Institute for War and Peace Reporting | Giving Voice, Driving Change

UK Iraqis Flock to the Polls

Iraqi election fever grips a small corner of suburban North London.
By Daniel Trilling
Jubilant Iraqis dance in the street, waving flags and cheering as passing cars and campaign vans honk their horns in response. The queue of eager voters stretches around the corner of the polling station as officials rush to and fro, trying to direct the sea of people towards the ballot boxes. Further off, police and security guards stand watch to make sure the election passes without incident.

This, however, is not a scene from Baghdad, Basra or Kirkuk. It’s Wembley on a damp Wednesday afternoon. Amid the concrete slabs and building sites of this north London suburb, a Hindu community centre is the unlikely setting for a scene from the latest episode in Iraq’s turbulent history.

Overseas voting for the Iraqi general election is taking place this week in 15 countries around the world, including the UK. At centres in London, Birmingham and Manchester, British-based Iraqis have been casting their votes in their country’s first full-term parliamentary election.

So far, several thousand people have poured through the London centre’s doors since polling opened on Tuesday morning. It bares little resemblance to the genteel parish churches and primary schools used in British general elections. Teams of advisers are on hand to talk voters through the electoral system and the 300-odd political entities standing for office, while more than 150 observers from political parties and international organisations oversee the voting process.

Security is tight, with British and Iraqi police keeping watch. Prospective voters have to pass through airport-style metal detectors and security checks upon entry. But they remain undeterred. So far, turnout looks to have at least equalled that of January’s election and London operations manager Mostafa Hashim is in an optimistic mood.

“The good turnout this week is an indication that people are trusting the political process and sends a message to the terrorists and enemies of freedom in Iraq that they won’t stop us. Whoever wins at the ballot box, it is really the Iraqi people who have won today,” he said.

This is the first election to be carried out by Iraq’s own Independent Electoral Commission, IECI, and getting ready in time has been a mammoth task. The Iraqi Association, a charity that provides support to the estimated 250,000 Iraqis living in Britain, warned in November that there was a lack of information about candidates and the voting process.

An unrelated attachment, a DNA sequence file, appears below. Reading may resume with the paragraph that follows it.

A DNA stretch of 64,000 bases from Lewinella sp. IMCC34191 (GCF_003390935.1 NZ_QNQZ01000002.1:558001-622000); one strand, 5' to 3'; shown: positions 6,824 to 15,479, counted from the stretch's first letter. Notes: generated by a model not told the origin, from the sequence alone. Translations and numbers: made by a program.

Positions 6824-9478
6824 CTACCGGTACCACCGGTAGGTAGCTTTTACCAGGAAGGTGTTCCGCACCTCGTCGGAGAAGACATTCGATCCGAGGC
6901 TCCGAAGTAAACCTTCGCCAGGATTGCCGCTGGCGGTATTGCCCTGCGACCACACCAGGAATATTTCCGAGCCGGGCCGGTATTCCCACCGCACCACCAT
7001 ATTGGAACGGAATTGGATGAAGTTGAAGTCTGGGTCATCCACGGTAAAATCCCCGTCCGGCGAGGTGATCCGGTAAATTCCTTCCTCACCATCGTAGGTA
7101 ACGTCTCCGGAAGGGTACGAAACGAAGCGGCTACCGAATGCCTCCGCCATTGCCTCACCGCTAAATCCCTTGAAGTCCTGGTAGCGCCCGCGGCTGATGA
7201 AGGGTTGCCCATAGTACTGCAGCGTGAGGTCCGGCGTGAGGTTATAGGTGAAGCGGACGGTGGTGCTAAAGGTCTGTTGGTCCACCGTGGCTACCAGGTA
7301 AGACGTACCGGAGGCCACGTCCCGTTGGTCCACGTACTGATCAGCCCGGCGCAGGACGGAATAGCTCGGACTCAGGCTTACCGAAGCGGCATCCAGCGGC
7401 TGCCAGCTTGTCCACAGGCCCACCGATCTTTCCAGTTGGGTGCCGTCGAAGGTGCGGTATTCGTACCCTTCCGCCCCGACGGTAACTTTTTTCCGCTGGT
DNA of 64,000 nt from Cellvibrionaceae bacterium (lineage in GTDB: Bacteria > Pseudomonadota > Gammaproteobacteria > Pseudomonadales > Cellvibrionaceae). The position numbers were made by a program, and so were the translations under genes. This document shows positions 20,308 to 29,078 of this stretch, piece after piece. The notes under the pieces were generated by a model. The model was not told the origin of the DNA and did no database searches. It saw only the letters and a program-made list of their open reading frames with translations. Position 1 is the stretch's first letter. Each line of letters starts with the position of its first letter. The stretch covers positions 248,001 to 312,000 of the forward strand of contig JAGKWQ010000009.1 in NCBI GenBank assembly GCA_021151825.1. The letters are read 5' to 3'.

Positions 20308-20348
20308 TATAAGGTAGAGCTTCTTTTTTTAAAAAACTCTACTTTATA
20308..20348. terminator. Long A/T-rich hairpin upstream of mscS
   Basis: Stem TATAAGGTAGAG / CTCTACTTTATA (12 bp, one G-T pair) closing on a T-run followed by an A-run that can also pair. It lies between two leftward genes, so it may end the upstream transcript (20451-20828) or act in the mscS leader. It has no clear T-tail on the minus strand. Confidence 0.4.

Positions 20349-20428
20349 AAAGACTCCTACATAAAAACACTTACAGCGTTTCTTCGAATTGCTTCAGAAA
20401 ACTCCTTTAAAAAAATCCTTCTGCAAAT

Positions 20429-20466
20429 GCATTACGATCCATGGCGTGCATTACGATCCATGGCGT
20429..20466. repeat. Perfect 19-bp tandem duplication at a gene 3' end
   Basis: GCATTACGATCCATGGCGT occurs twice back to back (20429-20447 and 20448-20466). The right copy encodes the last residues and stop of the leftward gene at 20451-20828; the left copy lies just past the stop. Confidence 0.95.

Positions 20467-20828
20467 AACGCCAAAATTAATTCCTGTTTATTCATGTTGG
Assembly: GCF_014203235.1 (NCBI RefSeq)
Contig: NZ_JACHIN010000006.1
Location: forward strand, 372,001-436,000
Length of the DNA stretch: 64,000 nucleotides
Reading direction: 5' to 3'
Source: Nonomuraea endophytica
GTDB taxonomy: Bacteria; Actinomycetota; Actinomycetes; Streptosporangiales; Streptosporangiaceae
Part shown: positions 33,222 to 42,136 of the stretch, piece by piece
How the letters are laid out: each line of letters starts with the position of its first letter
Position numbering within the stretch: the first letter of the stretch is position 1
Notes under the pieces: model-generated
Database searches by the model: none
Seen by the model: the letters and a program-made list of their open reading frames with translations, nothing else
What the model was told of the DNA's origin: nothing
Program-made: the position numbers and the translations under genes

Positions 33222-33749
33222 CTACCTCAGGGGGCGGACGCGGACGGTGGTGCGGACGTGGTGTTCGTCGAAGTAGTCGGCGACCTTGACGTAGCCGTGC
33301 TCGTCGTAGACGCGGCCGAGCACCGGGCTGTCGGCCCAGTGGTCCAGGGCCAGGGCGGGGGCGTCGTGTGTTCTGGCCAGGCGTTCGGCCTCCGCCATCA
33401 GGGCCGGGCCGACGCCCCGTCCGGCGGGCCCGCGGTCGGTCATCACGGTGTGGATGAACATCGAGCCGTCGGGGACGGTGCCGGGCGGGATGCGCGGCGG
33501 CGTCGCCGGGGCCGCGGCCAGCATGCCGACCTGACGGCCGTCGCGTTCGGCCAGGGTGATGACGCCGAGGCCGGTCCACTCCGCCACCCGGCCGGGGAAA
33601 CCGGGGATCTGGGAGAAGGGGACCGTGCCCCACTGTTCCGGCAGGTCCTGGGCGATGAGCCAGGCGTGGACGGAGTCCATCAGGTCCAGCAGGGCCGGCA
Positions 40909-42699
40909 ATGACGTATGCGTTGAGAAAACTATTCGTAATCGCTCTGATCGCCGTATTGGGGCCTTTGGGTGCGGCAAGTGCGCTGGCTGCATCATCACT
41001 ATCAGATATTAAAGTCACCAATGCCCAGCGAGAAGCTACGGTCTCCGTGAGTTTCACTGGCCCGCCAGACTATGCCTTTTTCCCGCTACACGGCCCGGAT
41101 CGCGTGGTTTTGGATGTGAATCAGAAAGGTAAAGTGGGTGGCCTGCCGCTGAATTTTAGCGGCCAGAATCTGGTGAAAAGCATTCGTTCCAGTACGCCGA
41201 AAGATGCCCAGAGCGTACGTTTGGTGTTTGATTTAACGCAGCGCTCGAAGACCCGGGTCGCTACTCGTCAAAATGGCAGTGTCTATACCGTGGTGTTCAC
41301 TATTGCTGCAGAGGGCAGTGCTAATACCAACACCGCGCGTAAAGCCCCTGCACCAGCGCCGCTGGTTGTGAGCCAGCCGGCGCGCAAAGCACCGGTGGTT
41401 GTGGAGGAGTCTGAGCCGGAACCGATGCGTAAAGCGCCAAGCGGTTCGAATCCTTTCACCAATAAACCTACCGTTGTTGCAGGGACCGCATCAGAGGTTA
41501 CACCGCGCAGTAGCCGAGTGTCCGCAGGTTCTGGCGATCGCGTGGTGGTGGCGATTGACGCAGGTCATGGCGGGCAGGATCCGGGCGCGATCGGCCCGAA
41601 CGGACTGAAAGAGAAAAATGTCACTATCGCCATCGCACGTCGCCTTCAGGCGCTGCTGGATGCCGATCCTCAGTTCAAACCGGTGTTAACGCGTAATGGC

But these problems seem to have been overcome. Press officer Souad Aljazairy explains how hard staff have had to work to meet their deadline.

“I started my job three weeks ago and there has not been enough time to deal with everything – we’ve been working from nine in the morning to 2am the next day. But although I am tired, as an Iraqi I can say that this is democracy. We have waited a long time for this moment, even fought for it with our lives,” she said.

Outside the election centre, 44-year-old Shwani Ahmed proudly displays a purple-stained index finger and smiles when asked how he feels about voting.

“This is the first time in my life that I’ve voted and I’m very happy about it. I left Iraq six years ago but I wouldn’t go back because I’m worried about my safety. Hopefully this election will establish stability and then I will be able to return,” he said.

A change to the Iraqi nationality law earlier this year means that anyone with an Iraqi parent is eligible to vote. As a result, some voters may have never set foot in the country.

Angela Alalioui, 28, left Iraq when she was a baby, but still sees voting as a necessity.

“It’s important that every Iraqi votes in this election. Not just for us, but for our children’s futures. Some people say why vote if you’re not going to benefit, but if I don’t take this opportunity to vote, then who will?” she said.

Daniel Trilling is an IWPR contributor.

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